There are pros and cons to prison industries.
- Giving work to prisoners takes jobs away from people who need the work
- Inmates who are given jobs need to be monitored so they are doing the work they are supposed to be doing. Materials have been taken and used to make weapons, etc.
- Prisoners are given the opportunity to earn self-esteem. Not all people in prison are murderers. Some people are in prison because they made a horrible mistake. Working gives them the opportunity to feel valued.
- Many times prisoners learn a skill or trade. This helps them to someday become a productive member of society.
- Prisoners work for much less money. This helps to lower taxes.
Other advantages to prison labor:
- Inmates are productive and are kept busy; some even learn profitable trades, such as bricklaying and welding. Studies have shown that if prisoners spend their day locked up, they may become easily bored, or depressed or violent.
- The morale of inmates who work in certain areas such as industry improves because they gain a sense of pride in the construction of things as well as creative enjoyment. e.g. Inmates at a federal correction facility made Christmas decorations one year that won an award in the town in which the institution is located.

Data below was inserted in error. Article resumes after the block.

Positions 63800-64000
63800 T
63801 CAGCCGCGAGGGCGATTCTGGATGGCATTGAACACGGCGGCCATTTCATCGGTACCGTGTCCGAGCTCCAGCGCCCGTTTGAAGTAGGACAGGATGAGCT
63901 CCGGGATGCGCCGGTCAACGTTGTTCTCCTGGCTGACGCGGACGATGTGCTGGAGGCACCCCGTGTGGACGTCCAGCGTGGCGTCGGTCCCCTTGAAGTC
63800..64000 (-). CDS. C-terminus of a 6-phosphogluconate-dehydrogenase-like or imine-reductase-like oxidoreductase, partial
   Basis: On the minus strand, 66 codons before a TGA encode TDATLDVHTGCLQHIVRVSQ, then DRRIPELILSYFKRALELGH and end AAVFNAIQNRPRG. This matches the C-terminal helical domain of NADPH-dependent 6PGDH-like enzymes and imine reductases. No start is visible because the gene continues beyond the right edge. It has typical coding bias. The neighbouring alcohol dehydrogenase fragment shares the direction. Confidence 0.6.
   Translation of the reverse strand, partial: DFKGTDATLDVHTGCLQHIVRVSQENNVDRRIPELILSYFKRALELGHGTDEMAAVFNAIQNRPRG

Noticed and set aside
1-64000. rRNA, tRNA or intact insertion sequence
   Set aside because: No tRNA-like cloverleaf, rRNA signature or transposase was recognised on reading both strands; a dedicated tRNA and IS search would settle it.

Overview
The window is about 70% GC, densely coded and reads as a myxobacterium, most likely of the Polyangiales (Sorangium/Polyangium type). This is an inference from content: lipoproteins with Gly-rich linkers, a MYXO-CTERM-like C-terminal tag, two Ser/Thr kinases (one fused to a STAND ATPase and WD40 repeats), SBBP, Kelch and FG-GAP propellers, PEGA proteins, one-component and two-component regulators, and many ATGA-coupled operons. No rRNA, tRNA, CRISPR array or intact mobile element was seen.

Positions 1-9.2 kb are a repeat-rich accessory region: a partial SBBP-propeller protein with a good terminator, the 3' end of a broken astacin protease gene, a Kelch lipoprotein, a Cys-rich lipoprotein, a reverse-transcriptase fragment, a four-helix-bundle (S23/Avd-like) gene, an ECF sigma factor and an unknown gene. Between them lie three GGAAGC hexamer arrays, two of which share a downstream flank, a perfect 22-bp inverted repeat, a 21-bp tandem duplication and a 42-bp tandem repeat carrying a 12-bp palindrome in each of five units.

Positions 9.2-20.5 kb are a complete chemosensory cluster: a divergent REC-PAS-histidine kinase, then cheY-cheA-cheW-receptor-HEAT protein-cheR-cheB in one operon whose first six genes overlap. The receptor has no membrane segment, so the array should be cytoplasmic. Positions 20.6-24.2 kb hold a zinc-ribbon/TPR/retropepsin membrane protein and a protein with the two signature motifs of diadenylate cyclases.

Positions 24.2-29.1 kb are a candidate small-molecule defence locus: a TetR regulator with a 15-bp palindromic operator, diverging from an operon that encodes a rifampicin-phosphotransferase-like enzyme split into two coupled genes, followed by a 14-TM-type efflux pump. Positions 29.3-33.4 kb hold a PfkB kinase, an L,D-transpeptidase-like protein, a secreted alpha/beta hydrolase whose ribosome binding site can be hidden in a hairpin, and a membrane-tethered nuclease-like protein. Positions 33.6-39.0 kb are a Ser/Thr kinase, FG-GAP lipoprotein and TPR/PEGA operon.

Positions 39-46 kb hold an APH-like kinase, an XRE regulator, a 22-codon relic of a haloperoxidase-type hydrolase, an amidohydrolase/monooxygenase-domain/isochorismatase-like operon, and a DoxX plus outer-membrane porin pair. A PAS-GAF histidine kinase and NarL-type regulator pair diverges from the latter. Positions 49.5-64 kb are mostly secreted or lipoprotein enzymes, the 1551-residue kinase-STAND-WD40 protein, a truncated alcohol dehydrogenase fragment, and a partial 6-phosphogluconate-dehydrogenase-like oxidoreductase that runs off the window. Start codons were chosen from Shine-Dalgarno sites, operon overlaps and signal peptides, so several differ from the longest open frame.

- When inmates make products, their wages are only cents/hour, much lower than the salary of those on the outside. Also, a state-owned facility is provided. Production by inmates saves the state a great deal of money. Thus, as inmates work, they may help pay part of the cost of their incarceration.
- When inmates have access to tools and building materials, etc. there is a risk that violence can occur with the tool in hand or materials can be smuggled in order to make a weapon.
- Security must be exerted; all use of materials must be well supervised and checked in and out carefully. When products go in and out via trucks coming into an institution, sometimes prisoners effect escapes.
- Staff can sometimes use prison labor to construct things for themselves.
- Some companies profit greatly from prison labor to the detriment of regular citizens who are denied the opportunites for such jobs. (e.g. Boeing Corporation cut costs by taking its production to two places: China and Washington State Reformatory where aircraft components are assembled.
On the plus side, prisoners can contribute to the economy at relatively low cost, and provide services for the government that lowers taxes, such as making license plates and street signs, which are low skilled jobs that pretty much anyone can do. On some level it is hoped that prisoners learn a work ethic by doing this, but there is little evidence to suggest that is widely the case.
On the negative side, there is the potential for corruption, as in wardens and job coordinators taking bribes or kickbacks, and undercutting local industries because they have low labor costs. There is also an ethical argument about whether such a workforce constitutes in essence, slave labor.
I assume that you are talking about things like having prisoners produce goods for sale to consumers.
The good part about this is that it could possibly lead to rehabilitation of inmates. It might teach them job skills and responsibility. In addition, it might help to defray some of the costs of keeping the people locked up.
On the other hand, there are problems. Mainly, anything made by a prisoner takes away a job that could be done by a person who is not in prison. So, in a sense, prison industries reward prisoners and hurt low-skilled workers who have not commited crimes.